My Vibrant Lonely Tree Shawl

I had a really wonderful time knitting this shawl.  I’ve wanted a lacy leaf-patterned knit shawl for ages but didn’t quite have the courage to start a lace chart with a toddler underfoot.  Then I saw how easy and straightforward The Lonely Tree Shawl was.  Most of the knitting took place on a very long drive (thanks to German construction season) to the Bavarian Alps while the toddler snoozed and the mister drove.  I’m so lucky.

I used Tosca Light  by Lang Yarns in color 0053.  I held two strands from two skeins together and I’m really enamored with the effect. I was a bit worried that the oranges and greens would mix and make mud but they played really well together.  The only complaint I had about this pattern was that I wished I could keep knitting when I reached the end of the chart!  I had a good bit of yarn leftover and I usually go for a bigger shawl, though this one drapes just right over my shoulders or around my neck.  As luck would have it, Silvia Bo Bilvia released The Elder Tree Shawl with an endlessly repeatable chart and variations for any weight of yarn (it’s a paid pattern whereas The Lonely Tree Shawl was free). I might go for that one next time! Probably would have done it this time if I’d seen it before now.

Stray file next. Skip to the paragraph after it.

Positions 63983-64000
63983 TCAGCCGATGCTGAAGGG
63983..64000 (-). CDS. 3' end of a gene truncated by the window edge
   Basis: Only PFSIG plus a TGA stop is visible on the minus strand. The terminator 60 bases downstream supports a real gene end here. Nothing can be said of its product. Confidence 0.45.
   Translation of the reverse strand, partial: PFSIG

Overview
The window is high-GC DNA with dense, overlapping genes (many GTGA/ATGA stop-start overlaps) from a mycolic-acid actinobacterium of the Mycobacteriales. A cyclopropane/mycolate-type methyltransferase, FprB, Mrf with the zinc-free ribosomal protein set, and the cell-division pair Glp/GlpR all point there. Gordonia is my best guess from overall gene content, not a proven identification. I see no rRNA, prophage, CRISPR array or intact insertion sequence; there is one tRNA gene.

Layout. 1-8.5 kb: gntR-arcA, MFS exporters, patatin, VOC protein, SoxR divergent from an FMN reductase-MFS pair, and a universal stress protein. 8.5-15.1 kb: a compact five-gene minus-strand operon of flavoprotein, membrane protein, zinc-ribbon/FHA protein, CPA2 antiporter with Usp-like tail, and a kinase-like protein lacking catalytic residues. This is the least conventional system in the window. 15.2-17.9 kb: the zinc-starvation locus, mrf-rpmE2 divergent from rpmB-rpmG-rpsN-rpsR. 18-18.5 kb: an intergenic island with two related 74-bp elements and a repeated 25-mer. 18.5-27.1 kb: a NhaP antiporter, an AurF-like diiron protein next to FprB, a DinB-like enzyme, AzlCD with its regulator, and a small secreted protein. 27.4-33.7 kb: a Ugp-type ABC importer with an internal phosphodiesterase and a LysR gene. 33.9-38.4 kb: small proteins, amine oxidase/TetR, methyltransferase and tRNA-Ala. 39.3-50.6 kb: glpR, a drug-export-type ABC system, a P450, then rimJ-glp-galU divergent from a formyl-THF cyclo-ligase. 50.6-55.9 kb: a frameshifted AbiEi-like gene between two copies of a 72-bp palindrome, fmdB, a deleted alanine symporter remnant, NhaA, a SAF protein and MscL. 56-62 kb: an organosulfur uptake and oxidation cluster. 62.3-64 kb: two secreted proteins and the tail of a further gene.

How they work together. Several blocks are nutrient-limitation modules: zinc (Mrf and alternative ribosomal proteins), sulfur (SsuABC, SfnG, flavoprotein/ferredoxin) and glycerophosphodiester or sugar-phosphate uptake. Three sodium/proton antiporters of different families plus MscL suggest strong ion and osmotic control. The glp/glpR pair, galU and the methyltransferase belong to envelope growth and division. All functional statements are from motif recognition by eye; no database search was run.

So, do I have enough shawls yet? Well, of course the answer is NEVER.  I’m a shawl girl, what can I say?  If I had to justify myself I would tell you that this is my first knitted shawl, the rest are all crochet. It has the most wonderful drape and texture and I’ve been taking every opportunity to wear it before the full-blown summer heat hits us.  You just can’t have enough shawls, I tell you.

Until next time! Happy crafting.

Formal Lace Shawl